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Posted by on Aug 14, 2013 in Elder Abuse, Legislation Affecting Seniors, Seniors First San Diego, Sharon Lee | 0 comments

AB 140 (Dickinson) Undue Influence (Fact Sheet)

AB 140 – Undue Influence – Fact Sheet

ISSUE

The current definition of “undue influence” does not adequately capture and apply to elder abuse situations, especially situations in which abusers are adult children, spouses, and partners. The National Center on Elder Abuse estimates that 90% of abusers are family members and other individuals who are close to the victim.

According to the California Department of Justice, an estimated 1 in 20 elders is a victim of neglect or physical, psychological, or financial abuse. Elder financial abuse will continue to grow as California’s senior population doubles to 6.4 million by 2025, as projected by the United States Census Bureau. In 2000, Adult Protective Service agencies received more than 53,000 reports of elder abuse; by 2006, the reports increased to more than 69,000.

NEED

An updated, modernized definition of “undue influence” and clear guidelines for judges and juries to determine if the senior has been unduly influenced.

SUPPORT

California Advocates for Nursing Home Reform (sponsor), Alzheimer’s Association, California Alliance for Retired Americans, California Association for Health Services at Home, California Commission on Aging, California Police Chiefs Association, California Senior Legislature, Center of Excellence on Elder Abuse and Neglect – UC Irvine Program in Geriatrics, Consumer Federation of California, County Welfare Directors Association of California, Institute on Aging, National Association of Social Workers, Ohlone/East Bay Older Women’s League of California, Older Women’s League of California. No opposition.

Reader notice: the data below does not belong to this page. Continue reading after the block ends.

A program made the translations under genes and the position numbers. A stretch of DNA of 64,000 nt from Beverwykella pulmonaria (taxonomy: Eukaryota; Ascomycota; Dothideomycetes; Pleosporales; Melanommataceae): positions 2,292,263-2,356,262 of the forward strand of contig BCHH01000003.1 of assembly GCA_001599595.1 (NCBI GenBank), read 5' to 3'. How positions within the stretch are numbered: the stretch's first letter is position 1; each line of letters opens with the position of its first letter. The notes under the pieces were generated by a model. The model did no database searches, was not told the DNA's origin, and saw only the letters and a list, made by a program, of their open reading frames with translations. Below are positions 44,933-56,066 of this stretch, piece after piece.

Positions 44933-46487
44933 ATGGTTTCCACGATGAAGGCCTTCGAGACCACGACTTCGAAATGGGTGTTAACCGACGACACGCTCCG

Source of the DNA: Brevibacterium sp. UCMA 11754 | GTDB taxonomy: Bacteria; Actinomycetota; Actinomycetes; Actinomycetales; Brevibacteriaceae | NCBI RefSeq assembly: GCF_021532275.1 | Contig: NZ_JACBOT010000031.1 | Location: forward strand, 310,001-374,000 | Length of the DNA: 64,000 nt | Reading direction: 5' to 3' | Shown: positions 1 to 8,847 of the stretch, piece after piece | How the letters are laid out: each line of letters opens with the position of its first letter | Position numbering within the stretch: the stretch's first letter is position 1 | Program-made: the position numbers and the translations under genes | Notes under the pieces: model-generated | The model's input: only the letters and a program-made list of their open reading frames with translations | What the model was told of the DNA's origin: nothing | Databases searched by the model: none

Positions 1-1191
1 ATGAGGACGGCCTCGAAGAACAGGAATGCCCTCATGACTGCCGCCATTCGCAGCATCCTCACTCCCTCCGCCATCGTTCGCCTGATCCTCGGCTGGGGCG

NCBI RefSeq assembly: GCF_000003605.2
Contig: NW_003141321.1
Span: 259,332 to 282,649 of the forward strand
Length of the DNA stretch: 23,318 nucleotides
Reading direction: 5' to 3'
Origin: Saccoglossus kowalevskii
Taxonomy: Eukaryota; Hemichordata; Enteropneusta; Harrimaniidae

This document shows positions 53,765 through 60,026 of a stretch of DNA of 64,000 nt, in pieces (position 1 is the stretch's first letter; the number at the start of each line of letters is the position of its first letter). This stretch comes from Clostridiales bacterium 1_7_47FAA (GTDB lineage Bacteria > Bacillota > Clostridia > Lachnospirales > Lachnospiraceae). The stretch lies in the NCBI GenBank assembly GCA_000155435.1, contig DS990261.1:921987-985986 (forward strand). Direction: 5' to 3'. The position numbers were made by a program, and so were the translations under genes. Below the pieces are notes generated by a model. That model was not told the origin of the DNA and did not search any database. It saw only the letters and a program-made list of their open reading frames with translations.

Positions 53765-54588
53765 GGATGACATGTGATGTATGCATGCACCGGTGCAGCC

HISTORY

In 1991, the Elder Abuse and Dependent Adult Civil Protection Act (EADACPA) was enacted in response to the growing awareness of elder abuse. EADACPA was designed to protect elders and dependent adults from physical abuse, financial abuse, and neglect and includes heightened remedies for elder abuse, such as trebling of damages as well as the awarding of attorney’s fees.

Related, pending legislation includes AB 381 (Chau), which would authorize an award of double damages when a person has taken, concealed, or disposed of property that belongs to another under a power of attorney by the use of undue influence in bad faith or through the commission of elder or dependent adult financial abuse.

OUTCOME

Updates the old “undue influence” definition and provides a concrete list of factors for a court to consider in civil elder abuse and probate actions involving decedents’ estates, trusts, minors, and conservatorship of adults who are unable to provide for their personal needs or manage their financial resources.

 

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